Monday, October 20, 2008

From Chancellor Perlman re Ayers cancellation

As did all UNL students this morning, I received an email from the university's Chancellor. While I appreciate his insistence on defending Ayers and Ayers' community involvement over the past 40 years, the fact that his appearance at the university generated enough "outrage by ebraskans" to cancel the event, and subsequently, forced the university to cave into right-wing, conservative pressure is appalling. Below is the email in its entirety, and in many ways, demonstrates the highly anti-American sentiments firmly lodged in this states, masquerading as patriotism, etc. A sad day indeed. You can email the chancellor at

Dear Students:

I regret that during the controversy regarding William Ayers' visit to
campus, I was in China and thus largely absent from the discussion. I am
this morning meeting with the media.

I believe the controversy about Bill Ayers visiting this campus was
heightened by a confluence of events which no one really could influence
or predict. In February of this year, the College of Education and Human
Sciences selected a speaker for its annual student research conference.
The topic was "qualitative methodology" and the committee eventually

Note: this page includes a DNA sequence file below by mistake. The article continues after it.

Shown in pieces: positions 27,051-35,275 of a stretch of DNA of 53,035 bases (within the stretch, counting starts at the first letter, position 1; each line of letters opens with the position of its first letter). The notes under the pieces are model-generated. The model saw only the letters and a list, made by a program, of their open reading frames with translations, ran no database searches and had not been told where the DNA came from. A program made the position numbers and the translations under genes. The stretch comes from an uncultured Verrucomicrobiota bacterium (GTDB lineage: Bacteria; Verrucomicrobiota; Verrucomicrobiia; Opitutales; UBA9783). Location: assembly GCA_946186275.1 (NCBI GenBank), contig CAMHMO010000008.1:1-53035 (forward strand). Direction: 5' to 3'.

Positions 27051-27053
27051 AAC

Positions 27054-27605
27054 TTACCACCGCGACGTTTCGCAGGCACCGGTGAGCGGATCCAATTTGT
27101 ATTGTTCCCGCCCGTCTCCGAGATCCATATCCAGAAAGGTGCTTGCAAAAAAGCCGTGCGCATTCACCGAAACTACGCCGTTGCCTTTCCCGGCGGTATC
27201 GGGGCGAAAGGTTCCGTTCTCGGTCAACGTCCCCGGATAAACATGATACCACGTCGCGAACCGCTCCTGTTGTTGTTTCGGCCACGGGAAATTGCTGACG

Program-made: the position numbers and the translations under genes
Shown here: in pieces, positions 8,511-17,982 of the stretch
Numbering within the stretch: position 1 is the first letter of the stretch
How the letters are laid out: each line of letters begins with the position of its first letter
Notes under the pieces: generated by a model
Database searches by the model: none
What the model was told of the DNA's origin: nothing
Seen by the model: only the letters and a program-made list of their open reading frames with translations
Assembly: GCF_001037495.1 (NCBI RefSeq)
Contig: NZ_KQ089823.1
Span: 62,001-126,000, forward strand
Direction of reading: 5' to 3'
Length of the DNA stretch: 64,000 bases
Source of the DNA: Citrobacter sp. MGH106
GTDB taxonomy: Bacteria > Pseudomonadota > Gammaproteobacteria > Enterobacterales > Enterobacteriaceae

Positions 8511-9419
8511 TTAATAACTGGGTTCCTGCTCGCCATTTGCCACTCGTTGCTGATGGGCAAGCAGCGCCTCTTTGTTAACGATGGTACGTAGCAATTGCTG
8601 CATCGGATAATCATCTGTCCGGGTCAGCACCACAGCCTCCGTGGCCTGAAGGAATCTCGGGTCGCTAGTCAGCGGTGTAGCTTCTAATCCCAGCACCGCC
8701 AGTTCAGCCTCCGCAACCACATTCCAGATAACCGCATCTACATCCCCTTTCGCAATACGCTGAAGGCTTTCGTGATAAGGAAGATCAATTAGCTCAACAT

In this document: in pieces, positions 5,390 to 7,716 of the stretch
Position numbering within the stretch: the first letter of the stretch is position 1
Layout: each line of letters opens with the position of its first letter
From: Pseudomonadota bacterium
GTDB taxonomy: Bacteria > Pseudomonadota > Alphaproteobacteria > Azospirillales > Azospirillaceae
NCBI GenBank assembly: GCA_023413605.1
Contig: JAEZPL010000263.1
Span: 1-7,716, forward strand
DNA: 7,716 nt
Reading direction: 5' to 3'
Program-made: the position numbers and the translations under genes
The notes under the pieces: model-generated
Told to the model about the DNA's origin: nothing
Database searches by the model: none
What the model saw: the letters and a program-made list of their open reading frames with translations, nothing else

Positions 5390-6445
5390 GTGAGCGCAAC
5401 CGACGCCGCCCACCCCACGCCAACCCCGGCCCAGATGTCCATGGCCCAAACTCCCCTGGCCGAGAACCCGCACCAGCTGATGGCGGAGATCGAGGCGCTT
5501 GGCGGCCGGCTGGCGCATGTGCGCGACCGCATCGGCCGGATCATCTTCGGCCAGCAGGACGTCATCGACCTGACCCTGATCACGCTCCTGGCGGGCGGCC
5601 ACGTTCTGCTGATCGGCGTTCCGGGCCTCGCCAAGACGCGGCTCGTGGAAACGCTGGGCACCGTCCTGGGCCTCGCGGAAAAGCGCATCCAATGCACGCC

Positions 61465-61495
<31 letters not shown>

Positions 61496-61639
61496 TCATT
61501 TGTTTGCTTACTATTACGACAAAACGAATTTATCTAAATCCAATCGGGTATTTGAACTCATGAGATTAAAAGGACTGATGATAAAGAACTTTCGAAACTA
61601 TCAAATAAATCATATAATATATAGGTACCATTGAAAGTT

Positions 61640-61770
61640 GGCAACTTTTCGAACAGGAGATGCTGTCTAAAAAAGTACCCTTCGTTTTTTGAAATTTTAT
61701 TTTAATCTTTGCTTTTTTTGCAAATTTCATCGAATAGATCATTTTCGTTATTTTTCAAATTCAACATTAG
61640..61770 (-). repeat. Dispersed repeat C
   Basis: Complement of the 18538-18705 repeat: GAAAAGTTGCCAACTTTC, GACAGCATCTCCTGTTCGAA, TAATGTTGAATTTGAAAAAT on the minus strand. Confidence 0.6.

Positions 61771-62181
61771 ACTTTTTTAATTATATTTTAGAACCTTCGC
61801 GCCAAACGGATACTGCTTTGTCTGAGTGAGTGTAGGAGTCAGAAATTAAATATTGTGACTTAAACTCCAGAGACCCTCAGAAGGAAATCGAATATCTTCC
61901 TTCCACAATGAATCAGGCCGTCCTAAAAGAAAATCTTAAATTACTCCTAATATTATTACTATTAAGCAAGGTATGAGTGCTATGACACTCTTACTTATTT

decided to invite William Ayers, a nationally recognized scholar in the
field. In the 1960s Ayers engaged in violent acts in protest of the
Vietnam War, for a while was a fugitive from justice, and eventually
turned himself in. Prosecution of Ayers for these crimes was

This year the research conference featuring Ayers coincided with a weekend
in which the college also scheduled some significant events in its
celebration of its centennial. Since the college expected alumni to be
visiting the college, they were also invited to the conference, although
the signature event for the centennial celebration was a dinner at which
Ayers was to play no role.

Although Ayers' selection was widely known in the college for some time,
it came to the public's attention only a few days ago in the midst of him
having become a central figure in a bitterly contested presidential
election. Given the national focus on his past and the appearance that
his visit to Lincoln was related to the election, many people in Nebraska
were furious. Although I do not agree with this reaction, I can understand
it and the concerns expressed. Given Ayers' background, reasonable people
could regard him with disgust, yet our traditions permit individuals to
speak, even if their backgrounds or ideas are objectionable. Nebraskans
care deeply about their university. We cannot have a great university if
the selection of speakers, faculty, curriculum, or activities is governed
by the passions of the moment or even the views of the majority.

I want to emphasize one point as strongly as I can. I do not think the
selection of Ayers to come to Lincoln to address a student research
conference on research methodology was in any way inappropriate. He is
an acknowledged scholar, a tenured faculty member at the University of
Illinois Chicago, and a high ranking officer in the association dealing
with this type of research. He was named "Chicago Citizen of the Year"